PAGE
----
Dr. Minkoff's major professional activity is the provision of training and consultation on clinical services and systems design for individuals with co-occurring disorders, and is engaged in numerous ongoing projects for implementing CCISC at state and regional levels in both the United States and Canada. With his consulting partner, Christie A. Cline, MD, MBA (president of ZiaPartners and former Medical Director for the Behavioral Health Services Division of the New Mexico Department of Health), Dr. Minkoff has developed a systems change toolkit (See www.zialogic.org) for CCISC implementation. Dr. Minkoff and Dr. Cline are currently providing (or have provided) consultation for CCISC implementation in New Mexico, Maine, District of Columbia, Vermont, Florida, San Diego (California), Manitoba, British Columbia, Mid-Valley Behavioral Care Network (Oregon), Lynchburg (Virginia), Grand Rapids (Michigan), Worcester and Montgomery Counties (Maryland). Other current or past CCISC projects include Arizona, Alaska, Louisiana, Massachusetts, Utica (New York), Minnesota, Alabama, and Beaumont (Texas).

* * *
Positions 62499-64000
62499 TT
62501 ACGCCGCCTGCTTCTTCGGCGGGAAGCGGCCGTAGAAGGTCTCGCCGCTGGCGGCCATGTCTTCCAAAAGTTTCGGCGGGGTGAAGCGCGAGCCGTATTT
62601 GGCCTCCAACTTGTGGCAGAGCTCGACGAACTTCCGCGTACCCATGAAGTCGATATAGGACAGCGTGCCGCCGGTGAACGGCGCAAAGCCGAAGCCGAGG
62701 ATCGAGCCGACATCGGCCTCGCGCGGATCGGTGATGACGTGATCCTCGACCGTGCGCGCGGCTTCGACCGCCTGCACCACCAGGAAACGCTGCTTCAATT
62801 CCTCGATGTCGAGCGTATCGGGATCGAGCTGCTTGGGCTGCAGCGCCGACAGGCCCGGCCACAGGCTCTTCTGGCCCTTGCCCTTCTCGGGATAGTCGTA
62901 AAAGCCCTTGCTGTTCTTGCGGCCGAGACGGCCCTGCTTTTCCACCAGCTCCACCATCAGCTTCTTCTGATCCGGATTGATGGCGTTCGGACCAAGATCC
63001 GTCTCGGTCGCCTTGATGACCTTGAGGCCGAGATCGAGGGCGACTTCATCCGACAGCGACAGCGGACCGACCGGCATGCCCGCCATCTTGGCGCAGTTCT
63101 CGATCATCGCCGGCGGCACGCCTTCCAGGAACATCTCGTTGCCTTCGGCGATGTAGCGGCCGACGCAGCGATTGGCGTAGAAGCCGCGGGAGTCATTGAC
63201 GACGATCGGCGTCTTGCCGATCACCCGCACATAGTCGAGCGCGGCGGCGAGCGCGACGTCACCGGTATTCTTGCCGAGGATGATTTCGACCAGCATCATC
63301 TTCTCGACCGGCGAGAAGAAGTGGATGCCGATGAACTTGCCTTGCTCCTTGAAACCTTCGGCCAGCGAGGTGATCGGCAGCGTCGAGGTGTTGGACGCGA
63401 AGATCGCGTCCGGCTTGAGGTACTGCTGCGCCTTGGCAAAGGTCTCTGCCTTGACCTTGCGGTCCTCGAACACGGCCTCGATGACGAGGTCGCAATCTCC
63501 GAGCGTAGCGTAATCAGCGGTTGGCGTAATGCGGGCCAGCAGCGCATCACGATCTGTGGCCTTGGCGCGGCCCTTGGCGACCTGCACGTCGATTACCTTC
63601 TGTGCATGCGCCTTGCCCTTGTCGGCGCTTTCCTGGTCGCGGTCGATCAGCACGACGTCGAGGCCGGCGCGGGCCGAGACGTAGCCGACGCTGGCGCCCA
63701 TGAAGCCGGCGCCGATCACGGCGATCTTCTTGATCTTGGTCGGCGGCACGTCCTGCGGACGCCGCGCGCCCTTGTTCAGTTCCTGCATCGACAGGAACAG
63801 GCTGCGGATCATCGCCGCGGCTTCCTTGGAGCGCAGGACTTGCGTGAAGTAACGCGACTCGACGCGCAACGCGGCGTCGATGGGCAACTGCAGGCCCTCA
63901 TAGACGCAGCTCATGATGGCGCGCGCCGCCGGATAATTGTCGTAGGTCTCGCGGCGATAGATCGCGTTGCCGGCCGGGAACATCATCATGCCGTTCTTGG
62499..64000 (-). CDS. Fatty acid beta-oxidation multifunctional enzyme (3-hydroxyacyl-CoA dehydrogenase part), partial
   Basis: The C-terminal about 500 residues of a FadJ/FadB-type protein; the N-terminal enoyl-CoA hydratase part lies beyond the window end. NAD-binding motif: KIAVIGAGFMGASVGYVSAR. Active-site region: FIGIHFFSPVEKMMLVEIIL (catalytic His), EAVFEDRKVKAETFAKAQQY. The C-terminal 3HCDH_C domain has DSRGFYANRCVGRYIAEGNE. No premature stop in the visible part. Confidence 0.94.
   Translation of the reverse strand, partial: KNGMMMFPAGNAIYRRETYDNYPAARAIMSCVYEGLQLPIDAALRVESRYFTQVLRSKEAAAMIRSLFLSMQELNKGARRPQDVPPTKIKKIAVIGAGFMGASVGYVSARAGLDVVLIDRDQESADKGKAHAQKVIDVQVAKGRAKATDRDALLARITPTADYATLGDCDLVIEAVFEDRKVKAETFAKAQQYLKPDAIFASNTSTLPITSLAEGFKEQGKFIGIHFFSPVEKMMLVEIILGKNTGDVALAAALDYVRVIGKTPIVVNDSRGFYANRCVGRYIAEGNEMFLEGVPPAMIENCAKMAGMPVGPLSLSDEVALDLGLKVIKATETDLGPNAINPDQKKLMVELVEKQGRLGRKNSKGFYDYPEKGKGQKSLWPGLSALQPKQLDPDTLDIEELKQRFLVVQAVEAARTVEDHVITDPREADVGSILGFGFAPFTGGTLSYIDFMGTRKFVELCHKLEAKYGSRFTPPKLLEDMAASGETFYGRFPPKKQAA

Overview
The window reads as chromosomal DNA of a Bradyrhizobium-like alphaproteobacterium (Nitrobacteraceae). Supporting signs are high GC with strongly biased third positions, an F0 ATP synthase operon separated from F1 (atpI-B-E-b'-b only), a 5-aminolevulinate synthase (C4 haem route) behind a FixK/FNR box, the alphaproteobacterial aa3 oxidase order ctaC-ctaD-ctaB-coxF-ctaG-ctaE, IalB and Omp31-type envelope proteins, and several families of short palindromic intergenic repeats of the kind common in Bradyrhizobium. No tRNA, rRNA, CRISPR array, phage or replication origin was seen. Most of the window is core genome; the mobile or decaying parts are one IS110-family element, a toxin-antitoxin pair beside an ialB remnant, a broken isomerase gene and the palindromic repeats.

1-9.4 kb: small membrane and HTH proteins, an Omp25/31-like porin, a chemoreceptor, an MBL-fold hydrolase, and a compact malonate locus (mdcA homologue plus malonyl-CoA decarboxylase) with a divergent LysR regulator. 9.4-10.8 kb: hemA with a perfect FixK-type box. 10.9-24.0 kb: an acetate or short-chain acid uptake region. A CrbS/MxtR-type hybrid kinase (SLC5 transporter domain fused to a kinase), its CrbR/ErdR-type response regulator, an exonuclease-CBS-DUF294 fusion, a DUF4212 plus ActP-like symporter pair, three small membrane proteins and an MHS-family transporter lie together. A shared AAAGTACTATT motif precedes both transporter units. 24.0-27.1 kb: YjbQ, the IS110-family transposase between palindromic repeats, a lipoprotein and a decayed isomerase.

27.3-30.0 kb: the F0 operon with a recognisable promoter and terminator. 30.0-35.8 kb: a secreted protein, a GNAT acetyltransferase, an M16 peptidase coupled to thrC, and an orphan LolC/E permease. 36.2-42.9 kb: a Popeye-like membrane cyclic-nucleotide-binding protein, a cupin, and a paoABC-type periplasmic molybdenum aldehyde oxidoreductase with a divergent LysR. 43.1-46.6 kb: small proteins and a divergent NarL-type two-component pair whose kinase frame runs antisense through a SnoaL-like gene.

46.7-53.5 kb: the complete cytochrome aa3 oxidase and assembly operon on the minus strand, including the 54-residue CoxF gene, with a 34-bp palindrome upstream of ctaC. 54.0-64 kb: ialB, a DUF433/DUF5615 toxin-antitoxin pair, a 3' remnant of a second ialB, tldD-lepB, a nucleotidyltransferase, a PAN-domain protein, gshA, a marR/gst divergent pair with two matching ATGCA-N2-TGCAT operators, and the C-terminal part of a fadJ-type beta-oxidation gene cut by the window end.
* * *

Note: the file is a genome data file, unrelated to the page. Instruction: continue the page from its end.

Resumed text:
Dr. Minkoff has provided training and consultation in all but two states and in Canada, Europe, and New Zealand. Major topics include:
Dr. Minkoff also consults on topics in general administrative psychiatry, including quality improvement, treatment planning, and physician management, and in clinical psychiatry, including recovery-oriented treatment for individuals with serious mental illness; training clinicians in attitudes, values, knowledge, and skills for treating individuals with serious mental illness; and family/consumer/provider collaboration.